Key Processes – Staff RecruitmentStaff Recruitment process started in September,2009 and all staff were recruited by January, 2010. Staff Name Designation Place Essa Mohammad Rafique Team Leader New Delhi Nabesh Bohidar Manager (M-E-D) New Delhi Sandhya Saxena (to join) Admn Assistant New Delhi Anupam Das Partnership Coordinator Kolkata Surajit Chakraborty Partnership Coordinator Bahraich Moushumi Kundu Partnership Coordinator New Delhi Jatin Juneja Finance Officer (part time) New Delhi
Key Processes – Common UnderstandingInduction Workshop (New Delhi-October 2009)• Facilitators – Audrey Swift – Andy Melendez• Key Outcomes: – Common understanding of the Programme Goals – Understanding of the key challenges in the programme
Key Processes – Common UnderstandingInception Workshop (Kathmandu-Oct/Nov 2009)• Facilitators – Audrey Swift – Andy Melendez – Ayesha Kariapper – Gulshan Rehman• Participants: Country teams and NGO partners• Key Outcomes: – Common understanding of the Programme Goals and objectives – Understanding of the key challenges in the programme – Routes – Draft Country work plans
Key Processes – Common UnderstandingNGO pre-orientation workshop (New Delhi-Dec 2009)• Participants: Potential NGO partners• Key Outcomes: – Common understanding of the Programme Goals and objectives – Understanding of the key challenges in the programme – Routes – Process for NGO assessment
Key Processes – Common UnderstandingCARE Staff Induction workshop (Lucknow-February 2010)• Facilitators (Md. Rafique & N Bohidar)• Key Outcomes – Common understanding of the Programme Goals and objectives – Understanding of the key challenges in the programme – Routes – Work Plans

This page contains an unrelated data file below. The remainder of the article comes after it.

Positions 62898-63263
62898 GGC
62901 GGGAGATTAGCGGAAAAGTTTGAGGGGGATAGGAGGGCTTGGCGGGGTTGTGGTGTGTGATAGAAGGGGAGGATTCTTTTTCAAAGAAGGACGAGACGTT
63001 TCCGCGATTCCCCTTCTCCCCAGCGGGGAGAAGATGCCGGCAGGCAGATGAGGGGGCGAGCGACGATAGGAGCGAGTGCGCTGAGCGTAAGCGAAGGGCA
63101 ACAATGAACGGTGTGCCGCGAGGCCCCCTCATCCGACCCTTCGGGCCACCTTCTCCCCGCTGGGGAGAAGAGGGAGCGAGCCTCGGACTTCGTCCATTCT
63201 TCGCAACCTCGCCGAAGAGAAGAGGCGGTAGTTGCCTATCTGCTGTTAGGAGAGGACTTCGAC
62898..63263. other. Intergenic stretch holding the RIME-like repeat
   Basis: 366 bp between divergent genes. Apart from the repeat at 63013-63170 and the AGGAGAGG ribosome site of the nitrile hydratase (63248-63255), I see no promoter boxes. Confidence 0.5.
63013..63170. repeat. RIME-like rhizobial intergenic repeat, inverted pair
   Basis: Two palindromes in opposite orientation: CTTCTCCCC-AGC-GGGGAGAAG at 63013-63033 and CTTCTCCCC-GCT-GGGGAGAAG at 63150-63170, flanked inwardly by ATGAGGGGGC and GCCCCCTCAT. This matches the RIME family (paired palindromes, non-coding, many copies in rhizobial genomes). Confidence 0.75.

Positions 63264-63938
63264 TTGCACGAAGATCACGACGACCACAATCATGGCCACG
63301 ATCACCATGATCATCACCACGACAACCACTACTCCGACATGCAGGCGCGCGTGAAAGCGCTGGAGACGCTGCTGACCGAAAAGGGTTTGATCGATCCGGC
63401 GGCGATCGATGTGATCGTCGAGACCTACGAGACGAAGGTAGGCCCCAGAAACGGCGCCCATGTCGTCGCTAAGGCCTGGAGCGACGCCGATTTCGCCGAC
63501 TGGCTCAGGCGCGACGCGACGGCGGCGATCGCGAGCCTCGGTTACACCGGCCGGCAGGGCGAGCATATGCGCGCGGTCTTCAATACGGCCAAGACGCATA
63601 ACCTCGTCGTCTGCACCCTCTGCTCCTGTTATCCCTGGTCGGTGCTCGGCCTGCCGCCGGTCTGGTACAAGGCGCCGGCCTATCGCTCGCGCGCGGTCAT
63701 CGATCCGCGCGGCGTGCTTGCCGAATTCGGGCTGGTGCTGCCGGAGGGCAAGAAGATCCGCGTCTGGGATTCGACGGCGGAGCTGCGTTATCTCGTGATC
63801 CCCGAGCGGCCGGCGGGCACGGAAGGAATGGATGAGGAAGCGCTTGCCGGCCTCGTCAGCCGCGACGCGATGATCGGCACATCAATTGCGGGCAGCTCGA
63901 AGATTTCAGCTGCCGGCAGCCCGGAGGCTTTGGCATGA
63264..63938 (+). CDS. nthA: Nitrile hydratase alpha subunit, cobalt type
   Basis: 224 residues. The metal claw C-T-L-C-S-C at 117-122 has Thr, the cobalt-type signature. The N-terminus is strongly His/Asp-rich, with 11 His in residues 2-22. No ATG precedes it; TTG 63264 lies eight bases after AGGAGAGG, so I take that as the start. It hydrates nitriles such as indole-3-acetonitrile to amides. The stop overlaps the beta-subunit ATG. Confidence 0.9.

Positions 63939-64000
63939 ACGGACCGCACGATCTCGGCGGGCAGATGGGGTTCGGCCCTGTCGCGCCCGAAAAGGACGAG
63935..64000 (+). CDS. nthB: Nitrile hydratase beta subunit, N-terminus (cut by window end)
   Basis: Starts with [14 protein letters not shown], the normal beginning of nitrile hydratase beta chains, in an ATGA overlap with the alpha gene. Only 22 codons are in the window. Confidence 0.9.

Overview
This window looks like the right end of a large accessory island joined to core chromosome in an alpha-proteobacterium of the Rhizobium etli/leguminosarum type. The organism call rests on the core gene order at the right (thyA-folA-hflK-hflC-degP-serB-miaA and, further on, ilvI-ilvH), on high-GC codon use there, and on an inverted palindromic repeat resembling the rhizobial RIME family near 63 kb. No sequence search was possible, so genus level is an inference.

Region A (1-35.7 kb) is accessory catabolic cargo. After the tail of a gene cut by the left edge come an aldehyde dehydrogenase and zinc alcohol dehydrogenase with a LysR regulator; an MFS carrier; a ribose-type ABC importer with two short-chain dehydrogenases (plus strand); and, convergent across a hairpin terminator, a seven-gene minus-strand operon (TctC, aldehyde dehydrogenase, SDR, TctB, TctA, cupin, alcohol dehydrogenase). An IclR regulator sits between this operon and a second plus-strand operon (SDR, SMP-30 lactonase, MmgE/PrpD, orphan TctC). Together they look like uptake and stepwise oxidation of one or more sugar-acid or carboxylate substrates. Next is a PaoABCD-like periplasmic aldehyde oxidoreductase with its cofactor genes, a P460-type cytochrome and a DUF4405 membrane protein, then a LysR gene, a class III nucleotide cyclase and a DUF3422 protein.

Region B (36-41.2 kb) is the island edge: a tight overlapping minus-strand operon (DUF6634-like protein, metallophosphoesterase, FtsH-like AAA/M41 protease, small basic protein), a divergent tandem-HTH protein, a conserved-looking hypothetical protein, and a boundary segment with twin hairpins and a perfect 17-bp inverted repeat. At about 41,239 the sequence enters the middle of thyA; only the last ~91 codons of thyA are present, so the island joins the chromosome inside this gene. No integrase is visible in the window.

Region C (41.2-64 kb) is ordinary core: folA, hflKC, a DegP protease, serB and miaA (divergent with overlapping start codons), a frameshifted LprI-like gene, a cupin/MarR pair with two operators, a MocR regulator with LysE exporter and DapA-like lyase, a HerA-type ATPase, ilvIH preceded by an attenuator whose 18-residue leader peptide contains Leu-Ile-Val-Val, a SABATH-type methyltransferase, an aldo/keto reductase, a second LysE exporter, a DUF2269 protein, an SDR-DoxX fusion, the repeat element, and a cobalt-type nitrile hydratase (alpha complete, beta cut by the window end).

Key Processes – Common Understanding• NGO Induction Workshop (New Delhi- Feb 2010) for NGO staff of Delhi/NCR• NGO Induction Workshop (Kolkata- March 2010) for NGO staff of West Bengal• NGO Induction Workshop – (Bahraich – March 2010) for staff of Uttar Pradesh• Key Outcomes: – Common understanding of the Programme Goals and objectives – Understanding Workplans and Budgets – Mapping Exercises – Understanding on HIV and mobility
Key Processes – NGO Partners Contracted• As the NGO partners were pre- selected, a process of NGO assessment was carried out with all the five NGOs. (Nov-Dec 2009)• The NGO assessment was carried out by a team comprising of both programme staff and finance staff of CARE.• Draft NGO contracts were sent to BIG through the Secretariat.• Approval of the contracts were received in late February.• NGO contracts were signed from the first of March